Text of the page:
Developing a sensitivity to the designed dimension of one’s world is an important part of maker empowerment. During a special AbD workshop on learning-by-doing, students at the Harvard Graduate School of Education increased their sensitivity to the design of electronics and other household appliances by taking them apart to see how they worked.
A few months ago, we wrote a blog post about the concept of maker empowerment that provoked a wonderful online discussion. Since then we’ve continued to think about this concept. Our thinking has been greatly informed by the many insightful comments on the post, and also by some prior research at Harvard Project Zero. So we’re at it again. In a moment we share a slightly revised version of the definition, along with some notes about what’s new in it and what’s not. But first, a couple of general remarks…
The big idea behind the concept of maker empowerment is to describe a kind of disposition—a way of being in the world—that is characterized by seeing the designed world as malleable, and understanding oneself as a person of resourcefulness who can muster the wherewithal to change things through making.
The concept of maker empowerment is meant to be somewhat broader than the label of maker. It certainly includes maker-types—i.e., hackers, DIYers, and hobbyists—but it also includes people who may not define themselves as wholly as makers, yet take the initiative to engage in maker activities from time to time. For example, it includes the person who doesn’t think of herself as a maker, but after she purchases a new laptop computer, she envisions the perfect laptop cover and endeavors to design and make it rather than purchasing it from a store. It also includes the teens who may not think of themselves as DIYers, but frequent thrift stores in order to find garments they can hack and combine to make stylish new looks, and the girl who eagerly scours the internet for instructions on how to make a potato launcher rather than purchasing a ready-made one online.
From the standpoint of education, the notion of empowerment is behind much of what we teach. We teach art, or history, or auto mechanics not solely to train practitioners of these crafts, but to help all students develop the capacity to engage with world through the lenses of these disciplines—even if not all students will become artists or historians or auto mechanics. The concept of maker empowerment aims for this same breadth.
Maker Empowerment Version 2
Thanks to the input of our blog commentators, here’s another take on a definition. For the sake of comparison, we give the earlier version first.
Maker Empowerment (v1): A heightened sensitivity to the made dimension of things and systems, along with a nudge toward tinkering with them and an increased capacity to do so.
Maker Empowerment (v2): A sensitivity to the designed dimension of objects and systems, along with the inclination and capacity to shape one’s world through building, tinkering, re/designing, or hacking.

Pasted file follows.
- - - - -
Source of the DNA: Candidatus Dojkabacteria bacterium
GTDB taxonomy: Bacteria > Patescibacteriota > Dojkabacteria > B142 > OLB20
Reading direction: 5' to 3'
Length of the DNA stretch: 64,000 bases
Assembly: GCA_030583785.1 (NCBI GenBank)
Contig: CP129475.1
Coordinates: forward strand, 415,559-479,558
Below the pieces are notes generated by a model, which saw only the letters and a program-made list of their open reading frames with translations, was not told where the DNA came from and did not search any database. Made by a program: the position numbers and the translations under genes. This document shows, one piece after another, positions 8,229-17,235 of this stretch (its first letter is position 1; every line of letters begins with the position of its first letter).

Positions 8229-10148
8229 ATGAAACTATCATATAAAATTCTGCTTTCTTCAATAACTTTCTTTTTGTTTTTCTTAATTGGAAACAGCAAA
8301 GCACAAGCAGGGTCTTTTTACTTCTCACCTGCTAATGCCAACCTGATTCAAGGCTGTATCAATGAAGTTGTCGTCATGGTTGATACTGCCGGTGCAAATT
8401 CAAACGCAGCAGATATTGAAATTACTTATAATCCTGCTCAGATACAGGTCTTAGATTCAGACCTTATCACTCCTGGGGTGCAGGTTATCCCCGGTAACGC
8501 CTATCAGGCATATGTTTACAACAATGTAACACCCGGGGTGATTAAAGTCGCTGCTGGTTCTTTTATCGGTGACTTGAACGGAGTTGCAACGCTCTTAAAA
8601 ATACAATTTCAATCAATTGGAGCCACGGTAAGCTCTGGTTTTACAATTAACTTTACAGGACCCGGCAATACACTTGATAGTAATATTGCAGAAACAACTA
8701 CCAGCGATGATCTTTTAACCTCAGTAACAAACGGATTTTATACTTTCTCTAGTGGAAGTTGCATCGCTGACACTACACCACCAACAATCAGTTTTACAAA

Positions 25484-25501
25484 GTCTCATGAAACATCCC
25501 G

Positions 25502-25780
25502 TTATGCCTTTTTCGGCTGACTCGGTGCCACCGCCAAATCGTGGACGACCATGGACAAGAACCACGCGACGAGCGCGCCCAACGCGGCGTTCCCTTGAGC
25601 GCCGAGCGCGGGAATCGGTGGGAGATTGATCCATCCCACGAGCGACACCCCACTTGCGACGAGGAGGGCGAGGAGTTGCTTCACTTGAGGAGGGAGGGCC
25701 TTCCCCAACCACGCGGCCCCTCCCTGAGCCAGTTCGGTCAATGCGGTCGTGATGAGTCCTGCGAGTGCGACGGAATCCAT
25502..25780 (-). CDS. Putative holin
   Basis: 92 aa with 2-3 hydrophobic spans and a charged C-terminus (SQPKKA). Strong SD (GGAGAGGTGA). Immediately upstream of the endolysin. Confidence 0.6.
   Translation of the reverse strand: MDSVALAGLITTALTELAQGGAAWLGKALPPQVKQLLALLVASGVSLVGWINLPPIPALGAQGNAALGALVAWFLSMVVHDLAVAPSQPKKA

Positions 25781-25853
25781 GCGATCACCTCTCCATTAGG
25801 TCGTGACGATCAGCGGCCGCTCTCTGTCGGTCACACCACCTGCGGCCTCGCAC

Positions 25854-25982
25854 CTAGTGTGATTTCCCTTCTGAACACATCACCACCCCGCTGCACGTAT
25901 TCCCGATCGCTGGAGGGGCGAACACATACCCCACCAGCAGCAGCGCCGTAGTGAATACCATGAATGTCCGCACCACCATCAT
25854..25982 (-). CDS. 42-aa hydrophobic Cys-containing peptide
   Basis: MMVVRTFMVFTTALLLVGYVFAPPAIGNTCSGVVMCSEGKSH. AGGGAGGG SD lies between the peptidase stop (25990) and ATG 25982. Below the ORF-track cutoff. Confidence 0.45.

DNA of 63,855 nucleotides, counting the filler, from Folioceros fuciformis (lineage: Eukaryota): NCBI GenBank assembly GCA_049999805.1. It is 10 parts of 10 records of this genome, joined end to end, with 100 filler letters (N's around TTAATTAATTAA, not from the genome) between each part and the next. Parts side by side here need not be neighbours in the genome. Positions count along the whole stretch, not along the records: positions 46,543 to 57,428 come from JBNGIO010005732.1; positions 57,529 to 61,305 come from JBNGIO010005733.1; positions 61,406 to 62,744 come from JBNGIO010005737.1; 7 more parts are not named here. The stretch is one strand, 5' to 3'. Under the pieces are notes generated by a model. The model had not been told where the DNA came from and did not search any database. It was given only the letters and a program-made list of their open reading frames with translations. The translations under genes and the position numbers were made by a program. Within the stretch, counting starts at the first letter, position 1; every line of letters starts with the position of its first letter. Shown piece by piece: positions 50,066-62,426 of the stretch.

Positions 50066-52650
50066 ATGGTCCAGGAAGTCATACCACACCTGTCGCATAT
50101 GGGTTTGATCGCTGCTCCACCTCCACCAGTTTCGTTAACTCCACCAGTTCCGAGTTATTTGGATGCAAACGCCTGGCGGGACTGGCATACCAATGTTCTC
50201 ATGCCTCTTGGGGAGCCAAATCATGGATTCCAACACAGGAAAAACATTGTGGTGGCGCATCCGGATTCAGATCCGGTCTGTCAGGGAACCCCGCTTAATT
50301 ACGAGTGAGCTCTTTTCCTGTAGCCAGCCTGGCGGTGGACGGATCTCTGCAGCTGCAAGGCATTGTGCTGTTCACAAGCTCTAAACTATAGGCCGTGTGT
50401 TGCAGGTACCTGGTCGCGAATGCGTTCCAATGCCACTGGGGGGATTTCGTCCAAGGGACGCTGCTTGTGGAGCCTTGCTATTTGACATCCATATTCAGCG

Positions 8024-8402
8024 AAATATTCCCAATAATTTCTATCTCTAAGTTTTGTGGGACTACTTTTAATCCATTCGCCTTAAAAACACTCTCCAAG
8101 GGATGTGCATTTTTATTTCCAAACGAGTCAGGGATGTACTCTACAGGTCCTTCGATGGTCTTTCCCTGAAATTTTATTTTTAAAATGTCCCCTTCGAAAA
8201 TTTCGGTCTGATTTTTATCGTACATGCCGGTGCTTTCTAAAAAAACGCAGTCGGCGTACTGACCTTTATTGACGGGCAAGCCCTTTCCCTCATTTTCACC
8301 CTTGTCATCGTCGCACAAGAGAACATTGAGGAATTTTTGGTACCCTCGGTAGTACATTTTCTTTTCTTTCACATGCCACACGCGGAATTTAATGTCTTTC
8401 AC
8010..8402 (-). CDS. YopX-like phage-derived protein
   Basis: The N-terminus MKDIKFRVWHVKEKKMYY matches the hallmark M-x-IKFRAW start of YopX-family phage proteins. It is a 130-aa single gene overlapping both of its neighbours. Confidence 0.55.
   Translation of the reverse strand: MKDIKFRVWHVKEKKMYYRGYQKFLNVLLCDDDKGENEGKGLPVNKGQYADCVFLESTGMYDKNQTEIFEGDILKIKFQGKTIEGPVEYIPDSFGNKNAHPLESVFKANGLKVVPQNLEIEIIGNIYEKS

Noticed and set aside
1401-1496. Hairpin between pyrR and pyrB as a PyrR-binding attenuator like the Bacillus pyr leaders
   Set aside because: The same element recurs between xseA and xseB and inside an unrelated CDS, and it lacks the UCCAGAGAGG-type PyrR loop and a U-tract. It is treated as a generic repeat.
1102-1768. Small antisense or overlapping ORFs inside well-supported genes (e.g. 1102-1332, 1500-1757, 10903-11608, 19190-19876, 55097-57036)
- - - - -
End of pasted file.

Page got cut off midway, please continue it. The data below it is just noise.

One readily apparent difference is that in version two the word nudge is gone. The word was interpreted as implying the necessity of a third party, an external agent, to prod or push people into maker activity. We definitely don’t want to imply that! In fact, it’s contrary to one of the main purposes of the Agency by Design project, which is to understand how maker activities can develop students’ sense of agency or self-efficacy. So nudge has been nudged out.
Though we’ve removed nudge, we’ve retained the word empowerment. There has been some very thoughtful commentary on our blog about this term and its social-movement connotations of the powerful giving power to the unempowered and thus retaining the status quo hierarchies of privilege and access. We agree that this connotation isn’t exactly what we’re looking for. Our hope is to reclaim a slightly different connotation in which empower refers to the driving force that comes from within—a personal sense of agency. This seems to be what people have in mind when they talk about how the maker movement can empower people to shift from being passive consumers of their world to being active producers or collaborators.
We’ve also retained the three-part construction of the concept that emphasizes sensitivity, inclination (previously the doomed “nudge”), and capacity. We’ve even made this dimension more explicit. Herein is the connection to the Project Zero research I mentioned at the beginning of this post. Project Zero has a long line of inquiry around “thinking dispositions” that aims to explain how habits of mind develop. This work is relevant to our definitional attempts here because maker empowerment is a dispositional concept. That is, rather than simply naming a set of technical skills, it aims to describe a mindset, along with a habitual way of engaging with the world.